Bitcoin slowdown? All is pink and blue skies at Consensus 2022, Austin’s ‘SXSW of crypto’


“Kimbal, please share now your 9/11 story,” says the man on the main stage at Consensus 2022, CoinDesk’s crypto conference in Austin, June 9-12. The annual event was billed as the SXSW of crypto, which is confusing because it looked like SXSW 2022 was the SXSW of crypto. But unfortunately.

The speaker, author Rod Beckstrom, asks Kimbal Musk, younger brother of new Texas resident Elon, to describe how a real event — most important, at that — shaped his life in the Decentralized Autonomous Organizations (DAOs). Musk — founder of Big Green DAO and board member of SpaceX and Tesla — says he cooks for New York’s firefighters at Ground Zero. How this relates to this nebulous thing called the blockchain, I can’t explain.

It’s not the first thing I hear at the event to make me think – it would be “leave the flash to the girls with small tits,” a mustachioed lanyard wearer at the Hilton said into a video camera – but it is the first sentence that demonstrates the need for those gathered to invoke overwhelming moments to give credibility to what appears to the rest of the world as an industry-wide slowdown.

But if the shaky bitcoin and etherium prices, and the fragile ground for the formerly ascendant non-fungible token (NFT), shook investors and people in the industry, you wouldn’t know it inside the Austin Convention Center.

NFTs for sale in the 2022 Consensus Exhibit Center in Austin.

Chris O’Connell/MySA

Everyone I spoke with, from traders to educators to employees of industry-adjacent companies, only smiled when I mentioned the outside perception that crypto had seen better days.

“In previous bear markets, it wasn’t that exciting. Everyone was hurting on this one,” says Jacob Dent, an engineer at a crypto casino called “That one, I don’t even really feel it.”

Justin Kerber, an Austin resident who works for Mythical Games, says he recently asked his company’s CEO how a bear market affects their bottom line.

“The average person may be worried, but our investors are not,” he was told, which gave him confidence. “I think that says a lot because they’re spending a lot of money on it. What if they’re not worried and they’re confident about the future, right?”

Dent and Kerber wouldn’t be worried, at least not here inside the exhibit hall. Thousands of people enthusiastically discuss their crypto problems, pounding on laptops saying “brother. bro!” in the AirPods, and otherwise taking advantage of the very legitimacy of the event’s IRL, perceived or real.

That legitimacy is hammered home by the presence of real bigwigs, like Ghada Ijam of the Richmond Federal Reserve, Fidelity Investments CEO Abby Johnson, rapper Big Boi, and a host of professional athletes like Baron Davis and Spencer Dinwiddie.

“For the larger population at large who may not have crypto or are interested in crypto, I think [that’s] going to get a lot more people on board,” says Jess Betts of The Crypto, a company aiming to bring more women into the crypto fold.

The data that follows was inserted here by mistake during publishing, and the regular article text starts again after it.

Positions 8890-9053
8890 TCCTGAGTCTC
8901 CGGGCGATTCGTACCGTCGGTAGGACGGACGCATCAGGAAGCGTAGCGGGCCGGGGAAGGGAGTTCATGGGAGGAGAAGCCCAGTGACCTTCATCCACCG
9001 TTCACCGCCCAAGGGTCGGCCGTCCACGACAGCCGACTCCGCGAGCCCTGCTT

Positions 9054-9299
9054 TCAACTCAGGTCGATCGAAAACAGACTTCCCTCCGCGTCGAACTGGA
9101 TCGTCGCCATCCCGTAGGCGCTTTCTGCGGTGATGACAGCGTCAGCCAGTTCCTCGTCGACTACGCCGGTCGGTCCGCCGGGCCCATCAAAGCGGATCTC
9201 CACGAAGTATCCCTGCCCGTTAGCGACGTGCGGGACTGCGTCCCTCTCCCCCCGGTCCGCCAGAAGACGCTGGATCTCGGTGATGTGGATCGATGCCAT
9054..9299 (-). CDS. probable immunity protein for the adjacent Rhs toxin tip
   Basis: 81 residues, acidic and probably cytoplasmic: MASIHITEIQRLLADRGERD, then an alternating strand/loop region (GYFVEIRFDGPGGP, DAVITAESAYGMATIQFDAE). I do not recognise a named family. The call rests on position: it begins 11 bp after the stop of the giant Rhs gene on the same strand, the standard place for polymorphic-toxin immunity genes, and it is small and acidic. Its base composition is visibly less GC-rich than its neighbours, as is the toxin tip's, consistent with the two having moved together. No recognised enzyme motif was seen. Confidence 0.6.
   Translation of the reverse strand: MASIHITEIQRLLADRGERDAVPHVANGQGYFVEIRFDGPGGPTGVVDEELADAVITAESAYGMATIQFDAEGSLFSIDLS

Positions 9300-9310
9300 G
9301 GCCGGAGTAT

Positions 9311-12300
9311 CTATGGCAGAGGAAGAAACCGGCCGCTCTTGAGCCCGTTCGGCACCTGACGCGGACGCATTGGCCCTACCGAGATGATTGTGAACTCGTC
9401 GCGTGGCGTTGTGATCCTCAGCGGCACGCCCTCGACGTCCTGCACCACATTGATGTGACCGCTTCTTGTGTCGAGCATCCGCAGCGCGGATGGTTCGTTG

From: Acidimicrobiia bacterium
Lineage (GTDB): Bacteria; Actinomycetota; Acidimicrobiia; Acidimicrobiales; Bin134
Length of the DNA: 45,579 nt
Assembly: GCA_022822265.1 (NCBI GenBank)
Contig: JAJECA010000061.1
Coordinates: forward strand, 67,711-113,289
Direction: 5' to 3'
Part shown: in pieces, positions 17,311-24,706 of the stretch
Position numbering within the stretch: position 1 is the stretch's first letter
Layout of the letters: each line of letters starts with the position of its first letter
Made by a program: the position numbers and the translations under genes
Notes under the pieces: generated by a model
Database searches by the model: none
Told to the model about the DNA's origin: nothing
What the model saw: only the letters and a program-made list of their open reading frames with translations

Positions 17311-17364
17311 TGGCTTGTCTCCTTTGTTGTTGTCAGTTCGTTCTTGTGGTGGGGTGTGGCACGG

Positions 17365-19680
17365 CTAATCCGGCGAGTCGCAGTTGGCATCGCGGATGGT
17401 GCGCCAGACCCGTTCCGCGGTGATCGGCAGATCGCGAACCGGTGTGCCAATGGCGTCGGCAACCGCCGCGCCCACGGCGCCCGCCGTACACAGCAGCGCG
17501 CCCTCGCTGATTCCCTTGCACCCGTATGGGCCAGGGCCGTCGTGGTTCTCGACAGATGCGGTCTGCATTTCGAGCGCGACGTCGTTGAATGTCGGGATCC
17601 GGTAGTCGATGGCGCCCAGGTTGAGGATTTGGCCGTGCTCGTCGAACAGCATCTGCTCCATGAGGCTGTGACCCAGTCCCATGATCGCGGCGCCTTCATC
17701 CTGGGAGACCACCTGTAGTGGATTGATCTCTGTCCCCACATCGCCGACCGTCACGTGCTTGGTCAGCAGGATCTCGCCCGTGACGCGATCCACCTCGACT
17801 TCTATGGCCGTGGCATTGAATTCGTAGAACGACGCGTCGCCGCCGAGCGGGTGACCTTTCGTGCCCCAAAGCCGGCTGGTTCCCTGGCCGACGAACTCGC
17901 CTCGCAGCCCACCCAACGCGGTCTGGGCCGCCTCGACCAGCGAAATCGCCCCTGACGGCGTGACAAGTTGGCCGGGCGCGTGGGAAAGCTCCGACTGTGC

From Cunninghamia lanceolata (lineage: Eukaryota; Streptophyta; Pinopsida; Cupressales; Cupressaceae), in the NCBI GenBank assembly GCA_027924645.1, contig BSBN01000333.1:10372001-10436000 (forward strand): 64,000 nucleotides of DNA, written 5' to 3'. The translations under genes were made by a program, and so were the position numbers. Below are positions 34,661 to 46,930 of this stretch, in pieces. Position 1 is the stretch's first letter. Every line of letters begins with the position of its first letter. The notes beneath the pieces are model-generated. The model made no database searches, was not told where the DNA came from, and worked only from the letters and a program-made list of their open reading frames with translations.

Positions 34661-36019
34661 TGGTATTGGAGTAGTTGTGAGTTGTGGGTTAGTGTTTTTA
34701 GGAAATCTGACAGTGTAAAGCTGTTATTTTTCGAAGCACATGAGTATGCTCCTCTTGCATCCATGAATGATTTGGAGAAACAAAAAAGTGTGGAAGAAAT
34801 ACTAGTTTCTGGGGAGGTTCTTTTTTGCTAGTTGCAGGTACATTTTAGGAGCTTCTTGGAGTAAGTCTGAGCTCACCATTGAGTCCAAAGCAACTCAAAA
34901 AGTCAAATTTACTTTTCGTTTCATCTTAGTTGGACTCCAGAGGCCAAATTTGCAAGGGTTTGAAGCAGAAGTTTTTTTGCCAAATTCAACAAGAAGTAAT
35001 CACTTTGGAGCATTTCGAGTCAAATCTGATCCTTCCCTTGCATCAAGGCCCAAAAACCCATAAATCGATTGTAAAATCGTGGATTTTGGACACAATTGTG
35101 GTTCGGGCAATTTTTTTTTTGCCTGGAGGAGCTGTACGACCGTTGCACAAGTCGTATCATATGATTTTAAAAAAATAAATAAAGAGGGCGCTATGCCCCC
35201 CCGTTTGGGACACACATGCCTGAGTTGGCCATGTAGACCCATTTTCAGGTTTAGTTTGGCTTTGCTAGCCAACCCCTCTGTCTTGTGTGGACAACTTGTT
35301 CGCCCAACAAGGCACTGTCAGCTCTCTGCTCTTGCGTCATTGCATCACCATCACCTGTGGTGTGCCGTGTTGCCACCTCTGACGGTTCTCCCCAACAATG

Betts is encouraged by the more diverse and less male Consensus 2022 population, though he mentions that it is still largely white and male.

“It’s very focused on finance and technology, which are historically two sectors where women are excluded, and so women can be very intimidated coming to conferences like this,” she says. “So our education is for women only for that purpose, so they don’t feel as intimidated.”

Consensus 2022, held at the Austin Convention Center.

Consensus 2022, held at the Austin Convention Center.

Chris O’Connell/MySA

It’s easy to imagine why Betts feels this way. There are dozens of businesses with stalls, and many of them have changed their presence to attract passers-by, which gives off a teenager-like feel.

One booth has three vintage arcade consoles: Ms. Pac-Man, Mortal Kombat II and a Kiss pinball machine. I see claw machines, vending machines and popcorn machines.

I saw an NFT selfie booth and a water machine called FLOWATER, which had, among its seven ingredients, something called coconut carbon. It tasted like plain water, but my palate is simple.

These gadgets and gadgets were all meant to lure people in – mostly white guys, from what I observed – to talk to them about various crypto and blockchain issues.

And it was all meant to show attendees that crypto is alive and well, blockchain is mainstream, and there is nothing to worry about.

Outside the convention center, the perception is quite different. I stop for a coffee on Rainey Street, where many attendees had headed for lunch and beers after the panel. I saw a sign outside that said “WE ACCEPT NFTS/NICE FKN TIPS”. A photographer friend sits and rolls her eyes when I say what I write, while another client shouts “fuck crypto!”

There’s a dichotomy between what’s happening inside the convention center and what’s less than a mile away, and the divide between the groups still seems great.

A bartender from another part of the street stops and orders a shot of Fernet. Without being invited, she participates in the conference.

“How many people today are going to ask me if they can use Apple Pay?” she sighs.

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